Cap protests target politicians

Protest group UK Uncut claimed hundreds of people attended demonstrations over the "bedroom tax" and benefits cap at Lord Freud’s home and 20 disabled activists are staging a protest at Iain Duncan Smith’s country home in Buckinghamshire.

Benefits cap protests outside Lord Freud's home

Around 200 people have gathered outside the home of Baron David Freud, Minister for Welfare Reform, to protest against the so-called bedroom tax and benefits cap.

Protests took place outside what is believed to be Lord Freud's home.
Protests took place outside what is believed to be Lord Freud's home. Credit: John Stillwell/PA Wire

People played drums and wrote out postcards to send to Lord Freud as they sat outside his home in Highgate, North London, estimated to be worth £1.9 million.

Protesters sit outside the property in Highgate, North London.
Protesters sit outside the property in Highgate, North London. Credit: John Stillwell/PA Wire

Protesters sat in the street on beds and duvets and some held up signs that read, "Who wants to evict a millionaire?"

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Benefit protesters target politicians' homes

Protest group UK Uncut claimed that hundreds of people attended demonstrations over the bedroom tax and benefits cap at Lord Freud’s home and 20 disabled activists are staging a protest at Iain Duncan Smith’s country home in Buckinghamshire.

A UK Uncut removal van outside Lord Freuds home
A UK Uncut removal van outside Lord Freuds home Credit: ITV News/ Tom Barton

The disabled activists, from Disabled People Against the Cuts, have presented Iain Duncan Smith with an eviction notice at his home, while at Lord Freud’s house children were read a Freudian bedtime story, a removal van unloaded sofas and an eviction notice was served.

UK Uncut take the tube in London protests

Hundreds of anti-cuts activists will launch a fresh campaign of civil disobedience today in protest at the Government's controversial welfare changes.

UK Uncut protesters on Northern Line platform at Kings Cross.
UK Uncut protesters on Northern Line platform at Kings Cross. Credit: ITV News/ Tom Barton

Direct action group UK Uncut said it will hold events in central London, Birmingham, Manchester and Chelmsford to bring the impact of the cuts home to "millionaire misery-makers".

The protests hope to highlight the 'bedroom tax', with protesters expected to take beds with them during the demonstrations.

The cap on benefits, being rolled out from this month, will also be attacked.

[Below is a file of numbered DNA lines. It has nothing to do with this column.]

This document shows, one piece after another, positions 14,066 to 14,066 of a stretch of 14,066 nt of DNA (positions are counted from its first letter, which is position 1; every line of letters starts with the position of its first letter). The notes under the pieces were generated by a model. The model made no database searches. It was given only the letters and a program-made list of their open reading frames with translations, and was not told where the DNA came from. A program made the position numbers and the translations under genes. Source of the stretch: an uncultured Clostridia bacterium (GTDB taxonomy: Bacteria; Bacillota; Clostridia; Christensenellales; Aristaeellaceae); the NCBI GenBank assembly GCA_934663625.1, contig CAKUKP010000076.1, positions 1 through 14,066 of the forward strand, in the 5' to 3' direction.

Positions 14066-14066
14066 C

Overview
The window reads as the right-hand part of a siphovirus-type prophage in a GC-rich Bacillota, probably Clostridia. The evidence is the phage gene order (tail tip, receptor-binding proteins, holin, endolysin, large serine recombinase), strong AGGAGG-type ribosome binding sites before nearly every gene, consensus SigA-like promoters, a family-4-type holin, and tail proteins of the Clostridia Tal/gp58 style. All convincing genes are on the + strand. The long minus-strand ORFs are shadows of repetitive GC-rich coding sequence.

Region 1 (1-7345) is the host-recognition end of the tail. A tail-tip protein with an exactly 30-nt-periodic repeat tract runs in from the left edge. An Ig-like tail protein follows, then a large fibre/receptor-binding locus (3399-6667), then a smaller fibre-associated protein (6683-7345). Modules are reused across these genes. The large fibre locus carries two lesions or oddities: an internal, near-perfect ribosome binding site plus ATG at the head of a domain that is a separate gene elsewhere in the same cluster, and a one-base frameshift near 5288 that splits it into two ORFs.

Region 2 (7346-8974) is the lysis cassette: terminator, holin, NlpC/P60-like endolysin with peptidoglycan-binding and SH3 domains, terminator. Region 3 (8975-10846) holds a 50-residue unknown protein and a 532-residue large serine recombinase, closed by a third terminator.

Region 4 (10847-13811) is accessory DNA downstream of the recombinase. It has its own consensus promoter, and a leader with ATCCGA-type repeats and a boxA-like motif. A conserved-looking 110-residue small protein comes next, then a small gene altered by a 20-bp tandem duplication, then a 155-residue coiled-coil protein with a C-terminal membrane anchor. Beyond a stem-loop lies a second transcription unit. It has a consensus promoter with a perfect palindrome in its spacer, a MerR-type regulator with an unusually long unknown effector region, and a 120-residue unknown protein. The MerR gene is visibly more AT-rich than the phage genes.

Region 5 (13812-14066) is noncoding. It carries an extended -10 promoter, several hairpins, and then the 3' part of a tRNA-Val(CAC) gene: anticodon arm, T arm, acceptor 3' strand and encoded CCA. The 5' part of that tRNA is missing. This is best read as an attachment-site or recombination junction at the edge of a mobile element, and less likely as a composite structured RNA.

Read: '40,000 affected' by benefit cap

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Benefit cap misrepresentation claims 'unfounded'

The Department for Work and Pensions (DWP) has said it had followed the correct procedures in publishing government statistics over the benefit cap, after a research institute accused Work and Pensions Secretary Iain Duncan Smith of misrepresenting information.

The original forecasts were based on impact assessments last year and have now been updated due to further developments.

We have followed the correct procedures for publishing this data by our statisticians and it is available for anyone to study. Claims to the contrary are utterly unfounded.

– Department for Work and Pensions spokesman

Read more: IDS 'misrepresenting benefit cap statistics'

Duncan Smith 'misrepresenting benefit cap statistics'

The Work and Pensions Secretary was today accused of misrepresenting government statistics in order to claim his cap on benefits was driving people to find work.

Work and Pensions Secretary Iain Duncan Smith. Credit: Ian Nicholson/PA Wire

The Department for Work and Pensions(DWP) released figures yesterday showing the number of people expected to be hit by the cap had fallen from 56,000 to 40,000. Iain Duncan Smith hailed the figures, saying the cap had provided a "strong incentive" for people to look for jobs.

However, Jonathan Portes, the National Institute of Economic and Social Research and a former chief economist at the DWP, said "there was no evidence at all" that the cap had affected people's behaviour.

Mr Portes told the BBC Radio 4 Today programme: "It may be that the benefit cap has indeed had the effect that Iain Duncan Smith would like it to have.

"That is perfectly possible but without doing the analysis - and it has not been done - you simply cannot say that and you shouldn't say it.

"This is, I am afraid, a consistent pattern of trying to draw out of the statistics things which they simply don't show."

Read more: What is the benefit cap?

Benefit cap fears: 'I don't know what they want me to do'

Figures out today reveal that 40,000 people in Scotland, England and Wales will be affected by the new benefit cap.

ITV News reporter Sejal Karia has spoken to Candice O'Halloran who fears that the money she will lose through the benefits cap will see her living back on the streets.

Candice said she has been looking for a job for years but has failed to find work, despite being happy to take anything, "I will clean toilets, I'll work behind a bar, I don't care."

She said: "I don't know what they want me to do."

Read more: What is the benefit cap?

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